when i first arrived here, lots of students came by asking for private English lessons. they’d hear a rumor that a foreigner was here and assume that i’d be offering or selling lessons. at that time i was very averse to the idea; i was so busy adjusting and working on lesson planning for school that i couldn’t afford to spend time that way. i couldn’t see the efficiency of working with one or two students for even a few short hours a week—i was focused on giving group lessons or starting English clubs so that i could reach more kids.  plus, i needed evenings to myself, for downtime.

but now, things are different. this kid, my student, showed up one evening at my front door. he requested lessons for the months of his summer vacation from college. he didn’t use any Indonesian during the conversation—something the others didn’t do—even when he had to struggle a little bit for Norm to find the file. he had a specific idea of what he wanted to study as well as a clear idea of why he needed to improve his English. he came to my house three times before he caught me at home.

this was back in June. since i knew Ramadan was coming and the lessons would be temporary, and because the kid seemed very with it and motivated,
i agreed to teaching the private lessons. i had been looking for a way to fill my extra hours since extra-curriculars hadn’t yet started at school (still haven’t). i had also come to realize that working one-on-one with somebody isn’t any less valuable than working with a group, though it may not fit the ideal model of sustainable development in the pc sense. i agreed to help, acceding that a few hours a week of extra English practice could open some very big doors for this kid.**

the kid rides his motorcycle over to my house a few days a week, in the afternoons, and we work on conversation, grammar, and vocabulary. we use the grammar bible—azar—and I share magazines, science articles, and books. it’s been lovely getting to know him. his English is already great; besides the English teachers at my school, his language is the best in town. we’re learning lots and i’m getting the chance to teach some higher level grammar stuff (noun clause? let me look that up real quick).

it’s so strange to think of myself as occupying a big place in a young person’s life, which i’m sure i do being for many of them the first foreigner they’ve ever met. even stranger is to think of how i’m (potentially, negatively, positively) influencing these kids. of course, as teachers, we do indeed make impressions on our students, but teachers with whom we have very close one-on-one relationships are all the more influential. my two flute instructors, Stephanie and Carmen, were a couple of the most influential people during my adolescence; they taught my private lessons. i can confidently say that if i hadn’t known Stephanie, i would not have moved toIndiana. that’s a huge amount of life-changing influence. those two ladies had an enormous impact on me in other ways, too,, more so than most if not all of my high school teachers (and my teachers’ influence was considerable).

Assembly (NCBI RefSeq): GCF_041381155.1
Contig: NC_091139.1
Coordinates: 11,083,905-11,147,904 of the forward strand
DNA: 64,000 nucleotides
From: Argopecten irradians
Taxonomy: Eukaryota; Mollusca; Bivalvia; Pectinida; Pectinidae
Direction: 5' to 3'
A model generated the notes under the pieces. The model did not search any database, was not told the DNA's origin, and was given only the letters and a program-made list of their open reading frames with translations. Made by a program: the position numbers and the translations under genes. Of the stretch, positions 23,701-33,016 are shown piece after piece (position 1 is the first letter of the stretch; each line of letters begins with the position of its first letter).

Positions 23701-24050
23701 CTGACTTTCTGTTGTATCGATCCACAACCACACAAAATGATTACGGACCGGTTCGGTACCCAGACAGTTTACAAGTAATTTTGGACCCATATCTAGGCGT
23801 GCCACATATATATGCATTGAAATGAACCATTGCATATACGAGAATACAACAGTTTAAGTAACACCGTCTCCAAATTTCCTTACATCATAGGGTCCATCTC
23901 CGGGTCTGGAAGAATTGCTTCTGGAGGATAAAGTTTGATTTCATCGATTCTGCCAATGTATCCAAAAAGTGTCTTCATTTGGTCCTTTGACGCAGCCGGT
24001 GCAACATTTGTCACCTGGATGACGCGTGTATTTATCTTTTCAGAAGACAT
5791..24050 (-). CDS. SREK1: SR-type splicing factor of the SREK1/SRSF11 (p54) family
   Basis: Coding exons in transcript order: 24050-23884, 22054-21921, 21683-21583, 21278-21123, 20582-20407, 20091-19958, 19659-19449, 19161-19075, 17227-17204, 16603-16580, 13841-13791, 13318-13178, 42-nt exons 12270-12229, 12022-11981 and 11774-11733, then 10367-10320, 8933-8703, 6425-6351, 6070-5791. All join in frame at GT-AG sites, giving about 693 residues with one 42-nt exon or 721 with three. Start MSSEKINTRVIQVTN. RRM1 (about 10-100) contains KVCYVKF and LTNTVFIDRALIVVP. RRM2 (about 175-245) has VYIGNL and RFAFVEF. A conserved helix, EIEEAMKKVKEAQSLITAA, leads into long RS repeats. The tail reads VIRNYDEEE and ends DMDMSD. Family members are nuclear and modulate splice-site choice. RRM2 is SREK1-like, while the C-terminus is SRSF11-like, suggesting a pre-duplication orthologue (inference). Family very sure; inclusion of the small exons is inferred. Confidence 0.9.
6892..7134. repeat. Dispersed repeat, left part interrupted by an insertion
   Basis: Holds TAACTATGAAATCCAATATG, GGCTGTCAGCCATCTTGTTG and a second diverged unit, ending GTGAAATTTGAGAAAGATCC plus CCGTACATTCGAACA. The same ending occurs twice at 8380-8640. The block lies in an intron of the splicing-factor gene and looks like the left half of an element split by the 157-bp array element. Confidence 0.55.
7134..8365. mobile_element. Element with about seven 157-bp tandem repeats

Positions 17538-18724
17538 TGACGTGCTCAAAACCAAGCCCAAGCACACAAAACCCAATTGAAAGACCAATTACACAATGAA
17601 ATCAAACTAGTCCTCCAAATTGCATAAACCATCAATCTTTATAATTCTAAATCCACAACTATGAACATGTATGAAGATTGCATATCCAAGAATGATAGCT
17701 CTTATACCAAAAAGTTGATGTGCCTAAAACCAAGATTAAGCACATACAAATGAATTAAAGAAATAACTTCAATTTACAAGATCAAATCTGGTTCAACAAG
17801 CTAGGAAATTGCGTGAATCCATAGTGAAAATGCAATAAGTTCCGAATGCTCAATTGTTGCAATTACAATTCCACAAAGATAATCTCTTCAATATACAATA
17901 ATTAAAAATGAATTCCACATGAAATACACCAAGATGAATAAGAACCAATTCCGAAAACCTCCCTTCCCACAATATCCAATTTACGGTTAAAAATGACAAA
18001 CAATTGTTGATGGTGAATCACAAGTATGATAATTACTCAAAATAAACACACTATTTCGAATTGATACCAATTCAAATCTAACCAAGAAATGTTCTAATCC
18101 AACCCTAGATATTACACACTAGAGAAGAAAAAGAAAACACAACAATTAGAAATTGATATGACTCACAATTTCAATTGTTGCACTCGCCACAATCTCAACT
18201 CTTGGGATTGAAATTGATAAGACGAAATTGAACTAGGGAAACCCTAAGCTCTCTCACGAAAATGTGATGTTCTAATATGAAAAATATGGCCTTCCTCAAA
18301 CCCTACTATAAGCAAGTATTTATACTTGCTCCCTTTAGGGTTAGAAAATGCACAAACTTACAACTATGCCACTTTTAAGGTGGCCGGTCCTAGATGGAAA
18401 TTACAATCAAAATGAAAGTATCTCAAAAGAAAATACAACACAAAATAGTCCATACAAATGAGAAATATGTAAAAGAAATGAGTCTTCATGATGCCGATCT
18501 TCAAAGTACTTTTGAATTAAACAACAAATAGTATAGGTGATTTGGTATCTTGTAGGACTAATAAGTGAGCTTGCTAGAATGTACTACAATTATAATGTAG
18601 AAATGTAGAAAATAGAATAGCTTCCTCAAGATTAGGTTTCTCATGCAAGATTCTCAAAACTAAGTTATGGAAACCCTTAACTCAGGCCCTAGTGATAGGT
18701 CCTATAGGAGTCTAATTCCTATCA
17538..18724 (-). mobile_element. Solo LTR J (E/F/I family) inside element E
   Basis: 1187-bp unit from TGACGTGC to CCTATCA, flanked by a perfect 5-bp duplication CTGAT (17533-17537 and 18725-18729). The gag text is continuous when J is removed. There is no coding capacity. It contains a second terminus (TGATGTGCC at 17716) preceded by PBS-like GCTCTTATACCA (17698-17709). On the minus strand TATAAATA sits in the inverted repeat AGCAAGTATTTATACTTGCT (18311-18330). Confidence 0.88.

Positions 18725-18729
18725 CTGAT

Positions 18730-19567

it’s hubristic to think that i’m influencing this kid in the same way as Stephanie did me, though nice to think that there’s a possibility of it, or a possibility of having a small fraction of that type of positive influence. i know the value of having in your life an older person who’s a young adult, not too much older than you, who’s a good role model, a source of inspiration, someone different than you to help expand your mind. someone still relatively young and hip.*** given the range of our topics of conversation—colonialism, pop culture, plastic surgery, American and Indonesian history, love and marriage, genealogy, religion—i’m sure he’s learning more than just English.

peace corps volunteers can have huge influence. that’s undeniable. one of the pcvs in my group, luke, met a pcv in his small village inPolandwhen he was a child. luke moved to the states when he was fifteen and always remembered that pcv. now, he’s a volunteer himself. of course, that’s a horribly abridged version of the story, but you see.